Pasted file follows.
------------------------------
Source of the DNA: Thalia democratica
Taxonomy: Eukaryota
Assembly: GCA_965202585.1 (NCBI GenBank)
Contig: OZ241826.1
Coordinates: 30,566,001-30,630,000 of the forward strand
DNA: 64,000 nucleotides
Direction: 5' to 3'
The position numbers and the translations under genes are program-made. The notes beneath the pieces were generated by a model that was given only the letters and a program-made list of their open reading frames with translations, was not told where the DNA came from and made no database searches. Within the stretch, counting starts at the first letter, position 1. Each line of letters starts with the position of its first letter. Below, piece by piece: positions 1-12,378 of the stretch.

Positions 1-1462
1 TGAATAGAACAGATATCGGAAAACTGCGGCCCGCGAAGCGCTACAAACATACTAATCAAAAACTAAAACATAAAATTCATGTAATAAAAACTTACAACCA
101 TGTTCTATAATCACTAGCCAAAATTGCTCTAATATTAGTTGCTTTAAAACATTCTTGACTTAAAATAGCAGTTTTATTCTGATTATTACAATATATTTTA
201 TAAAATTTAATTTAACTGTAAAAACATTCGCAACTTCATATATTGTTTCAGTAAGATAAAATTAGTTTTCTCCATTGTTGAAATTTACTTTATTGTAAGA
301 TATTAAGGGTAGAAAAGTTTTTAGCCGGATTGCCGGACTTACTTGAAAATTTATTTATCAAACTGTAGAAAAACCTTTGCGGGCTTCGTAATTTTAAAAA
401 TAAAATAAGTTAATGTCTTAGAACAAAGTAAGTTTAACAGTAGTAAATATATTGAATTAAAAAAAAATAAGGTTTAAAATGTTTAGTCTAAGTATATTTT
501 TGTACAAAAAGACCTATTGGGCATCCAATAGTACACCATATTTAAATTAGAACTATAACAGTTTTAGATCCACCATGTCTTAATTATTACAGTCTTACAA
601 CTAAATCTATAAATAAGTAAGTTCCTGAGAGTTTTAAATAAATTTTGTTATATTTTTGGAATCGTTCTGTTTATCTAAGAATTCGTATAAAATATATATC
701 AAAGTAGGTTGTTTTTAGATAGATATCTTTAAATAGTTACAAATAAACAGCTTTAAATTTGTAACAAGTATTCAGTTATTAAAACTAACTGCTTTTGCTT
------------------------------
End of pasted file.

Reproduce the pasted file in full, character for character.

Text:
Source of the DNA: Thalia democratica
Taxonomy: Eukaryota
Assembly: GCA_965202585.1 (NCBI GenBank)
Contig: OZ241826.1
Coordinates: 30,566,001-30,630,000 of the forward strand
DNA: 64,000 nucleotides
Direction: 5' to 3'
The position numbers and the translations under genes are program-made. The notes beneath the pieces were generated by a model that was given only the letters and a program-made list of their open reading frames with translations, was not told where the DNA came from and made no database searches. Within the stretch, counting starts at the first letter, position 1. Each line of letters starts with the position of its first letter. Below, piece by piece: positions 1-12,378 of the stretch.

Positions 1-1462
1 TGAATAGAACAGATATCGGAAAACTGCGGCCCGCGAAGCGCTACAAACATACTAATCAAAAACTAAAACATAAAATTCATGTAATAAAAACTTACAACCA
101 TGTTCTATAATCACTAGCCAAAATTGCTCTAATATTAGTTGCTTTAAAACATTCTTGACTTAAAATAGCAGTTTTATTCTGATTATTACAATATATTTTA
201 TAAAATTTAATTTAACTGTAAAAACATTCGCAACTTCATATATTGTTTCAGTAAGATAAAATTAGTTTTCTCCATTGTTGAAATTTACTTTATTGTAAGA
301 TATTAAGGGTAGAAAAGTTTTTAGCCGGATTGCCGGACTTACTTGAAAATTTATTTATCAAACTGTAGAAAAACCTTTGCGGGCTTCGTAATTTTAAAAA
401 TAAAATAAGTTAATGTCTTAGAACAAAGTAAGTTTAACAGTAGTAAATATATTGAATTAAAAAAAAATAAGGTTTAAAATGTTTAGTCTAAGTATATTTT
501 TGTACAAAAAGACCTATTGGGCATCCAATAGTACACCATATTTAAATTAGAACTATAACAGTTTTAGATCCACCATGTCTTAATTATTACAGTCTTACAA
601 CTAAATCTATAAATAAGTAAGTTCCTGAGAGTTTTAAATAAATTTTGTTATATTTTTGGAATCGTTCTGTTTATCTAAGAATTCGTATAAAATATATATC
701 AAAGTAGGTTGTTTTTAGATAGATATCTTTAAATAGTTACAAATAAACAGCTTTAAATTTGTAACAAGTATTCAGTTATTAAAACTAACTGCTTTTGCTT